Also, a friend of mine runs a dermatologist practice, and when I remarked a good year ago that her walls are quite naked, she immediately agreed, purchased 10 B2 size frames from Halbe Rahmen, and ever since I can exhibit some of my stuff in her practice, with he sets being exchanged once a quarter on average. Her team and she herself loves it as it seems to give them something to look forward to about once a quarter, and something to look at throughout. And there is always positive feedback from the patients as well, e.g. if they know a spot or think a known spot has been shot from a very unique perspective or in a special light or weather atmosphere. Typically the sets of photographs shouldn’t be too experimental or show the grim face of our town, but they should rather be the pleasing images that pretty much every one will like – and no one would ever purchase prints of, it seems. But like yourself, I am not after the money, I am after the balance to my day job which actually needs to feed our family. I will say that I always try to sneak two to three more experimental images into each set of ten to see whether there will be any reactions. And come autumn, sure they will see fog and mist galore!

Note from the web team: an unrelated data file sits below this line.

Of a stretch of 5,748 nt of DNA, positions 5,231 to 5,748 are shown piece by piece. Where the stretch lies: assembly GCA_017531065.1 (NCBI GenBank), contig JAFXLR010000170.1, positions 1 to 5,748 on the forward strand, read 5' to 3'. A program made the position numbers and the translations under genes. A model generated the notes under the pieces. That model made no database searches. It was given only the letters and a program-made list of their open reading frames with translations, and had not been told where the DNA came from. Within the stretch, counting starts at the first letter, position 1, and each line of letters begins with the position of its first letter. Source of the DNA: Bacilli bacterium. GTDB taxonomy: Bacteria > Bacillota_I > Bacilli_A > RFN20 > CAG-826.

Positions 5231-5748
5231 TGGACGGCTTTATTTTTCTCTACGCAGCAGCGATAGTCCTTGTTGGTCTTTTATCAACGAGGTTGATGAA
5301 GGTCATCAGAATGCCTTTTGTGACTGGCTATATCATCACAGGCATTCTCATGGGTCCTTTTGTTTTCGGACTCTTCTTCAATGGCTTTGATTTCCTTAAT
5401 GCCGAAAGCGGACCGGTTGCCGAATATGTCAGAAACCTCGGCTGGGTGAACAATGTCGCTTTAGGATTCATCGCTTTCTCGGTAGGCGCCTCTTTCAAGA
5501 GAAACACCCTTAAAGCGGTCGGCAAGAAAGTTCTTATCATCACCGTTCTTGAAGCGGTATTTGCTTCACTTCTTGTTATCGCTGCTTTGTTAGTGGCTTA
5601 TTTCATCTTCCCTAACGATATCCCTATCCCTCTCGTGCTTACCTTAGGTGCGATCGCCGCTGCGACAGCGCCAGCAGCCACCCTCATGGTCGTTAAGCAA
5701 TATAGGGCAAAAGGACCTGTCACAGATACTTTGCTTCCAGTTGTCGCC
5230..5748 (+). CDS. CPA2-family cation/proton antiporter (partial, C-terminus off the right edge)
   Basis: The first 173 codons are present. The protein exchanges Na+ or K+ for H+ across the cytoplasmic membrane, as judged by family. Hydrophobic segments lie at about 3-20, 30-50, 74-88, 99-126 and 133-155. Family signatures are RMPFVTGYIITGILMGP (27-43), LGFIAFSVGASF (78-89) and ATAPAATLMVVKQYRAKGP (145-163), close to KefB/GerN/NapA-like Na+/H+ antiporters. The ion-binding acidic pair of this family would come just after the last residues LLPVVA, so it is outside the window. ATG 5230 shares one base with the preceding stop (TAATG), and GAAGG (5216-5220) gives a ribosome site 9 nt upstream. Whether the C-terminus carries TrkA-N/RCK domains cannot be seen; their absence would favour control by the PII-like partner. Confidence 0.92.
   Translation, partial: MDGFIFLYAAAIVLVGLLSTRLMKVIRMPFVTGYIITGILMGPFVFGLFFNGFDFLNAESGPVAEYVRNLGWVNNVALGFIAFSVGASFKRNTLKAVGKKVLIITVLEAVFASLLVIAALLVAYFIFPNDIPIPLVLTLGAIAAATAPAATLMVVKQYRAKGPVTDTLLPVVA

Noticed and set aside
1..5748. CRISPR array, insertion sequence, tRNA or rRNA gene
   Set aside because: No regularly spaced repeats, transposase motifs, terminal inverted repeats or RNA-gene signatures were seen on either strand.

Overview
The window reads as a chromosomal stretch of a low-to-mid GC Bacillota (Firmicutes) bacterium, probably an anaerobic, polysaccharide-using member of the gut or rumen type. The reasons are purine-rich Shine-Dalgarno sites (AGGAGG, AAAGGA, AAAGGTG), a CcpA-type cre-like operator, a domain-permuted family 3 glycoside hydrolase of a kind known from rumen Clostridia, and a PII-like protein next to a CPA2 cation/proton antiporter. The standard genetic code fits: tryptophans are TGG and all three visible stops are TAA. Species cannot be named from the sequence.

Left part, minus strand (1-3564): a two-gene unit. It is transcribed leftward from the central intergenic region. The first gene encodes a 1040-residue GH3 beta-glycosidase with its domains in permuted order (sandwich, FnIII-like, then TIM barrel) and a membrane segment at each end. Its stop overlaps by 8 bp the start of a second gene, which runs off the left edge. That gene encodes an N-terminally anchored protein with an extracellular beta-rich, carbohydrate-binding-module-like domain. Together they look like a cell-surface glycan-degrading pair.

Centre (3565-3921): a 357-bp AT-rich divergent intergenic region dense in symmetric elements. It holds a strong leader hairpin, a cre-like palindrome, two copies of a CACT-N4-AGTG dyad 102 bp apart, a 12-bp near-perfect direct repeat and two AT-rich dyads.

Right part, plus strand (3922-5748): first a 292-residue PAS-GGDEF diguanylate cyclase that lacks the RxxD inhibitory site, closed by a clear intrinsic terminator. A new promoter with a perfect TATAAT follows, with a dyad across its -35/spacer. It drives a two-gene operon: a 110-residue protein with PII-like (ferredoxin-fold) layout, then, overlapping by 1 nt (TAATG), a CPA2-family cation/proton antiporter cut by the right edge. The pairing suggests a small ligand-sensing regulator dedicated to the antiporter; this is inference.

If anyone is interested in my local album, you can find it at:

    Pretty much all digital so far as I only started doing film again about a year ago.

    Keep up the great photography, Tim!

    Best regards,

    1. Hi Erik, thanks for your kind words and suggestions. There has been a lot of very positive interactions as a result of my article on the insecurities that I have been feeling, so there must be quite a few of us out there with similar feelings!